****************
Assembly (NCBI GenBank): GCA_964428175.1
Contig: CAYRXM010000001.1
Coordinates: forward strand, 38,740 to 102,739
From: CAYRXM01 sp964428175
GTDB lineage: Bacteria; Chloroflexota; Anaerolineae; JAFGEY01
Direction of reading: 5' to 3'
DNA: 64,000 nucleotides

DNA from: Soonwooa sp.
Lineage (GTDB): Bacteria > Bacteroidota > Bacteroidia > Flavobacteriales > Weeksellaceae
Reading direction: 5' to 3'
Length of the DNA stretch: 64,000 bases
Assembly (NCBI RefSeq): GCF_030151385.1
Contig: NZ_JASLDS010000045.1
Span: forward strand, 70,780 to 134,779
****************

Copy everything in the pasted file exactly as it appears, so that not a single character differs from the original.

Assembly (NCBI GenBank): GCA_964428175.1
Contig: CAYRXM010000001.1
Coordinates: forward strand, 38,740 to 102,739
From: CAYRXM01 sp964428175
GTDB lineage: Bacteria; Chloroflexota; Anaerolineae; JAFGEY01
Direction of reading: 5' to 3'
DNA: 64,000 nucleotides

DNA from: Soonwooa sp.
Lineage (GTDB): Bacteria > Bacteroidota > Bacteroidia > Flavobacteriales > Weeksellaceae
Reading direction: 5' to 3'
Length of the DNA stretch: 64,000 bases
Assembly (NCBI RefSeq): GCF_030151385.1
Contig: NZ_JASLDS010000045.1
Span: forward strand, 70,780 to 134,779